Engineered to Perfection

Engineered to Perfection

The remodeled science building opens its doors for the 2014-2015 school year

The newly renovated $18 million science building, complete with 3-D printers, a planetarium and multiple student research and idea labs, was just a blueprint on papers last year, with faculty still speculating on the logistics and resources for the construction. Terms like “the egg” and spaces like the “IDEA lab” were just terms coined by Eugene Headmistress Kim Wargo when discussing plans for the Centennial Project last year.

Now, the state of the art building, funded by the Hockaday community as a part of the Centennial campaign along with the $20 million donation from Hockaday alumna Lyda Hill ‘60, is being used by the Lower, Middle and Upper School divisions for their classes. The students incorporate its interactive features into their learning.


A milestone in Hockaday history, the science building is the first LEED building on campus. LEED, Leadership in Environmental and Energy Design, is a national, non-profit organization that establishes eco-friendly building projects.

In order to receive the certification, the energy systems must meet certain efficiency requirements. Visible components that are attributed to the LEED distinction are the water refill station, recycling bins and the landscaping.

The water refill stations located next to the water fountains keep track and show how many plastic bottles have been saved by the amount of refills used with each machine. Other aspects of the certification are integrated within the building, such as the air and water systems.

Dr. Marshall Bartlett, Head of the Science Department, finds this certification an accomplishment for Hockaday.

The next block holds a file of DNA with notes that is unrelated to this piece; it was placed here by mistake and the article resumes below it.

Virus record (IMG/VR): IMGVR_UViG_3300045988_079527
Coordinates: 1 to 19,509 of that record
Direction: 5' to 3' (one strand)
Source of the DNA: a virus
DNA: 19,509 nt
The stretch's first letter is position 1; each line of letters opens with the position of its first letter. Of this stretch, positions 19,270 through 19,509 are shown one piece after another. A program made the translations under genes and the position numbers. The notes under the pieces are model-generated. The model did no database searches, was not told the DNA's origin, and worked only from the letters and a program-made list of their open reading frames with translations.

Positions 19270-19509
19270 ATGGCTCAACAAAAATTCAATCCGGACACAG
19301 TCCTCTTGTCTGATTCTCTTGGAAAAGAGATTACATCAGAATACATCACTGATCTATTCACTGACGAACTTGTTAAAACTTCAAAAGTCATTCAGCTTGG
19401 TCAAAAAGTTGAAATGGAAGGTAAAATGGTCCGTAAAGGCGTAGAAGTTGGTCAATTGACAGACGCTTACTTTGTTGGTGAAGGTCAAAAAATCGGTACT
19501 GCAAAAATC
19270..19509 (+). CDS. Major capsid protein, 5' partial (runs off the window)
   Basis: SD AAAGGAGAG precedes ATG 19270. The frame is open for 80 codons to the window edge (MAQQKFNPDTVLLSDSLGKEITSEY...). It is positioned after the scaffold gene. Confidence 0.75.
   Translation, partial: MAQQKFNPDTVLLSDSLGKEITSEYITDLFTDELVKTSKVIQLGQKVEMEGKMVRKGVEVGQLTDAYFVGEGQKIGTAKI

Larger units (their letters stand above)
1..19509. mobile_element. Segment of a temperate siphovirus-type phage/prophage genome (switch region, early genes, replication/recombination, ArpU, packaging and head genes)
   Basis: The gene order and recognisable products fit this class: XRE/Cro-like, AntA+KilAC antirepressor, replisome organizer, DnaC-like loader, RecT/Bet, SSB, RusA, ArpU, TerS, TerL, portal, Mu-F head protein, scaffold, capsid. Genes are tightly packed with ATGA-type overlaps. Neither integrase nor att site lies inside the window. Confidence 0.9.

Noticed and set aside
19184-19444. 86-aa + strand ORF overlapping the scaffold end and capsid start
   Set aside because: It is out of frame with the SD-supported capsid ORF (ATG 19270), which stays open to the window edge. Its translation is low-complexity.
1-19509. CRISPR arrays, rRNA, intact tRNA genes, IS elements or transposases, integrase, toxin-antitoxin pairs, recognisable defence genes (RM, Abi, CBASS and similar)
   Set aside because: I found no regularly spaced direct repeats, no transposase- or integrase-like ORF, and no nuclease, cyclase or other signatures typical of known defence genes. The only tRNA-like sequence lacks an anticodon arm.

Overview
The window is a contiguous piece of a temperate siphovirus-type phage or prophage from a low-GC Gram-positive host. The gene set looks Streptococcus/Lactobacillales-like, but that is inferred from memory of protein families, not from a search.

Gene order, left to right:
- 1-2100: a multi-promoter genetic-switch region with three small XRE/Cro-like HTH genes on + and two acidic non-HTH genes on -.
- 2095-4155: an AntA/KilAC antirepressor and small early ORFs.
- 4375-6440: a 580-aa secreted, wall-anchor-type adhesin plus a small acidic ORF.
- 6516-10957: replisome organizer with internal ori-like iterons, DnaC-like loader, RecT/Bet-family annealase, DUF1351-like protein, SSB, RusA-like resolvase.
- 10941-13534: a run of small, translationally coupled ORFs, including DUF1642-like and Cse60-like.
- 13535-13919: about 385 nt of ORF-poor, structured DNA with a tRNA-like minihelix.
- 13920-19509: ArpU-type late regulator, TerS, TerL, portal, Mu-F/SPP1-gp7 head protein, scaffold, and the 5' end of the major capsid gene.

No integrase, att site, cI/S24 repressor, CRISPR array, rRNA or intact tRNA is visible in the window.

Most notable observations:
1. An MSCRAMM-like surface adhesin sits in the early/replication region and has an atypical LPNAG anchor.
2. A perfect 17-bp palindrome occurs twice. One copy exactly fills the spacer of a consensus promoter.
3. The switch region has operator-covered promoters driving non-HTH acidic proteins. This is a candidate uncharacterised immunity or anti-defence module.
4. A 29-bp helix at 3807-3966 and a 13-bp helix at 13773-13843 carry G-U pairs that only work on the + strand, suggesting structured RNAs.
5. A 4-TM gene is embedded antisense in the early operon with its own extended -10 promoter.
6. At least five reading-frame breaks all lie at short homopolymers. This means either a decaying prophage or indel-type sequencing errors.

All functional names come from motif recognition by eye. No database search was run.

“It’s a really big deal, it’s hard to get that distinction,” Bartlett said.

The building also features extensive safety precautions. In each area of the building where gas could be utilized in the classrooms, there is an ISIMET system, a unique safety control feature. When activated, red buttons can shut off all gas and electricity, except for lighting, for that part of the building.

Collaborative Learning Spaces

New to the science building’s structure is the idea of un-tasked space. Places like the “IDEA” lab and the multiple student research areas throughout the building encourage students to explore science in a creative way.

Middle School Coordinator and seventh grade science teacher Peggy Cagle said, “That was another thing: we wanted spaces for the students to come and work on projects or just sit and enjoy the new building,”

The student research labs, scattered throughout the building, serve to provide students with places to conduct legitimate, individual research.

“We already have a lot of students doing summer projects at universities, doing real research. We want to provide an option for them to do that during the regular school year,” Bartlett said.

The “IDEA” lab contains two brand-new 3-D printers, a laser cutter and other scientific gadgets for students use in their engineering pursuits. Students will have the ability to flush out their ideas in the lab and go directly from their prototype to a constructed version of their project.

“We’re going to have the manufacturing capabilities right here in the building,” Bartlett said.

New Rooms